Features » February 9, 2005
One of the biggest changes in politics in my lifetime is that the delusional is no longer marginal. It has come in from the fringe, to sit in the seat of power in the Oval Office and in Congress.
For the first time in our history, ideology and theology hold a monopoly of power in Washington. Theology asserts propositions that cannot be proven true; ideologues hold stoutly to a worldview despite being contradicted by what is generally accepted as reality. The offspring of ideology and theology are not always bad but they are always blind. And that is the danger: voters and politicians alike, oblivious to the facts.
One-third of the American electorate, if a recent Gallup Poll is accurate, believes the Bible is literally true. This past November, several million good and decent citizens went to the polls believing in what is known as the “rapture index.”
These true believers subscribe to a fantastical theology concocted in the 19th century by a couple of immigrant preachers who took disparate passages from the Bible and wove them into a narrative that has captivated the imagination of millions of Americans. Its outline is rather simple, if bizarre: Once Israel has occupied the rest of its “bibli-cal lands,” legions of the Antichrist will attack it, triggering a final showdown in the valley of Armageddon. As the Jews who have not been converted are burned, the messiah will return for the rapture. True believers will be lifted out of their clothes and transported to heaven, where, seated next to the right hand of God, they will watch their political and religious opponents suffer plagues of boils, sores, locusts and frogs during the several years of tribulation that follow.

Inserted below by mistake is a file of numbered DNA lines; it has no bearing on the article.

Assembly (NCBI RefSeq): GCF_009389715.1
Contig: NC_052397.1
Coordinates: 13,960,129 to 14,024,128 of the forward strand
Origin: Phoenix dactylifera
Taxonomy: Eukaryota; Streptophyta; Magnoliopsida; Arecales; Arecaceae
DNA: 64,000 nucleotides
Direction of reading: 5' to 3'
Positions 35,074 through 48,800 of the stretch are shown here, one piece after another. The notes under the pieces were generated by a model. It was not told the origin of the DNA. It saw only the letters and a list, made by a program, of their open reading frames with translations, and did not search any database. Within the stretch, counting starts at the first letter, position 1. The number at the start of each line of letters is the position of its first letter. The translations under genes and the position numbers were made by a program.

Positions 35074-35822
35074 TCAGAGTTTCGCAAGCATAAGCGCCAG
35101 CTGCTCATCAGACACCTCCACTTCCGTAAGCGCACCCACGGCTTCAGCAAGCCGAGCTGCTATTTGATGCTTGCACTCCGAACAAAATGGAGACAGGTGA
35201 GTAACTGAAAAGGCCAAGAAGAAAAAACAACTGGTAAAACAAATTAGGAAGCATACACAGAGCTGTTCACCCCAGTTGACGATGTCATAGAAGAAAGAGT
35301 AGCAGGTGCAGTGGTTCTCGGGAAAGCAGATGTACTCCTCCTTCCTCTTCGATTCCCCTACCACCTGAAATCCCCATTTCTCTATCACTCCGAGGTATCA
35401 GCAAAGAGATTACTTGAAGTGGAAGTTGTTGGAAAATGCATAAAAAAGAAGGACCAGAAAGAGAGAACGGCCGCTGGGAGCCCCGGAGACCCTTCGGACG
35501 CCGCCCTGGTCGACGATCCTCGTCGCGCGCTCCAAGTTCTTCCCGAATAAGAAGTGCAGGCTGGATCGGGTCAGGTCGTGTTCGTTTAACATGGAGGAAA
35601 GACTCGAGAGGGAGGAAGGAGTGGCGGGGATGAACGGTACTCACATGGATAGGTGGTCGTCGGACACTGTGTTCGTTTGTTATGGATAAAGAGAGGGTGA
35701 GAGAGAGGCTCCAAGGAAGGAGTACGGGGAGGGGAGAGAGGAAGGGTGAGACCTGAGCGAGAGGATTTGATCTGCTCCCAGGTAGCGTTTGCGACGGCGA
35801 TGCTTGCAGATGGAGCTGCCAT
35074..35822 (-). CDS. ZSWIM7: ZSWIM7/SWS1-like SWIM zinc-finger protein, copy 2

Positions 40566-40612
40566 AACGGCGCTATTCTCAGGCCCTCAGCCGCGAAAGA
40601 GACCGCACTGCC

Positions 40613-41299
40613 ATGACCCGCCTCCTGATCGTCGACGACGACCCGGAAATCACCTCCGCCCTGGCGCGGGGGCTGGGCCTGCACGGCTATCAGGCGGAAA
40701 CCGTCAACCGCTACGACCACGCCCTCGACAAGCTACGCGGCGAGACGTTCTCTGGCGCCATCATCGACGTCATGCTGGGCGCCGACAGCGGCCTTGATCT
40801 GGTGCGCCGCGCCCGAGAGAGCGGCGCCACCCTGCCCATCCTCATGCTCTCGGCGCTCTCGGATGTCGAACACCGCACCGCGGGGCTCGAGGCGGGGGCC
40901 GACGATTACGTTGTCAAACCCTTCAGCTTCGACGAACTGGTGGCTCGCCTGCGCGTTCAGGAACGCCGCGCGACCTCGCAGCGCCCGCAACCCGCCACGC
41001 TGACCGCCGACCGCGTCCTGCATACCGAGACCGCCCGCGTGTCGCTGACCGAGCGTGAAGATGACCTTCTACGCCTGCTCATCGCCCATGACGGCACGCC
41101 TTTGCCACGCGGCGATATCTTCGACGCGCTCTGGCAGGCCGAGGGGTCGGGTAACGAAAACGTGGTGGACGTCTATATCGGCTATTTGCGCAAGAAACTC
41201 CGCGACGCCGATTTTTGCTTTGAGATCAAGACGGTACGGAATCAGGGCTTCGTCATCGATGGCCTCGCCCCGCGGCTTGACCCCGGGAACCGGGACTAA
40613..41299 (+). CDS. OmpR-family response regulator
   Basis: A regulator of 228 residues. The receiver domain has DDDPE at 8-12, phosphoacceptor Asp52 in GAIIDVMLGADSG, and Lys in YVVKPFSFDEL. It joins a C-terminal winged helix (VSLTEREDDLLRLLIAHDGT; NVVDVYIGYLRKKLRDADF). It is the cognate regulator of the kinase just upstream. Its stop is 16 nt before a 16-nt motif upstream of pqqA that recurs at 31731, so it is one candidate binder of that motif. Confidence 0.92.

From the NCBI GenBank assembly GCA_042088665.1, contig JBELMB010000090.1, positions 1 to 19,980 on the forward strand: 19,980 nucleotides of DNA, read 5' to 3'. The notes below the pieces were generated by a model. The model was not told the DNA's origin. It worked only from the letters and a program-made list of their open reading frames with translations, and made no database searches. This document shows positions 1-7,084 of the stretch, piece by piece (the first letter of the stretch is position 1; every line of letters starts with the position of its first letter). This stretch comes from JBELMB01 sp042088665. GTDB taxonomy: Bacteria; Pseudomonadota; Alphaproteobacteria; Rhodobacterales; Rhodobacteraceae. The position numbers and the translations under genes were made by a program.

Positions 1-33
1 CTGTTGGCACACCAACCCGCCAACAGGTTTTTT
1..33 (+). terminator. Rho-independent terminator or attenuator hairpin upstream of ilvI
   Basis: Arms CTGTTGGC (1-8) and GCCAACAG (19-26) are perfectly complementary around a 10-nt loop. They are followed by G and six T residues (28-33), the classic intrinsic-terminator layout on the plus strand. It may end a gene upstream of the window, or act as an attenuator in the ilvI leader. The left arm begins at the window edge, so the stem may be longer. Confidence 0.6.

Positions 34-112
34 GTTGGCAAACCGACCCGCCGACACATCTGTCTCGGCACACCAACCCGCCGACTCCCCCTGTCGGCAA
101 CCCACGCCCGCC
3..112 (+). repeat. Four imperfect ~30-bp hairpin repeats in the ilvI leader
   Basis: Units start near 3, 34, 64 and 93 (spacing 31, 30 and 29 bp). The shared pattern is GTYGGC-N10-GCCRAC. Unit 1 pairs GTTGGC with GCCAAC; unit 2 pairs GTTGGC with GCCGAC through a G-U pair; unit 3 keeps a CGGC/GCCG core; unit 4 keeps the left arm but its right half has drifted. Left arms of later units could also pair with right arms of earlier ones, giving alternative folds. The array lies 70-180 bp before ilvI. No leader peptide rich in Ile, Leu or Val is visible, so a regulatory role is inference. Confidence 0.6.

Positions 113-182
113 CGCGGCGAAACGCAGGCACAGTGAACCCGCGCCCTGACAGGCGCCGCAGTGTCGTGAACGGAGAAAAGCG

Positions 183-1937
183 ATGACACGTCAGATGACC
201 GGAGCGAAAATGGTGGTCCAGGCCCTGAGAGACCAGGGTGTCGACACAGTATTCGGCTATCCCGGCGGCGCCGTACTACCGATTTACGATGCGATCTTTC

I’ve reported on these people, following some of them from Texas to the West Bank. They are sincere, serious and polite as they tell you they feel called to help bring the rapture on as fulfillment of biblical prophecy. That is why they have declared solidarity with Israel and the Jewish settlements and backed up their support with money and volunteers. That is why the invasion of Iraq for them was a warm-up act, predicted in the Book of Revelations, where four angels “which are bound in the great river Euphrates will be released to slay the third part of man.” For them a war with Islam in the Middle East is something to be welcomed—an essential conflagration on the road to redemption. The rapture index—“the prophetic speedometer of end-time activity”—now stands at 153 (www.raptureready.com/rap2.html).
So what does this mean for public policy and the environment? As Glenn Scherer reports in the online environmental journal Grist, millions of Christian fundamentalists believe that environmental destruction is not only to be disregarded but hastened as a sign of the coming apocalypse.
We’re not talking about a handful of fringe lawmakers who hold or are beholden to these beliefs. Nearly half of the members of Congress are backed by the religious right. Forty-five senators and 186 members of the 108th Congress earned 80 to 100 percent approval ratings from the three most influential Christian-right advocacy groups. They include Senate Majority Leader Bill Frist, Assistant Majority Leader Mitch McConnell, Conference Chair Rick Santorum of Pennsylvania, Policy Chair Jon Kyl of Arizona, House Speaker Dennis Hastert and Majority Whip Roy Blunt. The only Democrat to score 100 percent with the Christian Coalition was Sen. Zell Miller of Georgia, who before his recent retirement quoted from the biblical Book of Amos on the Senate floor: “The days will come, sayeth the Lord God, that I will send a famine in the land.” He seemed to relish the thought.
Onward Christian soldiers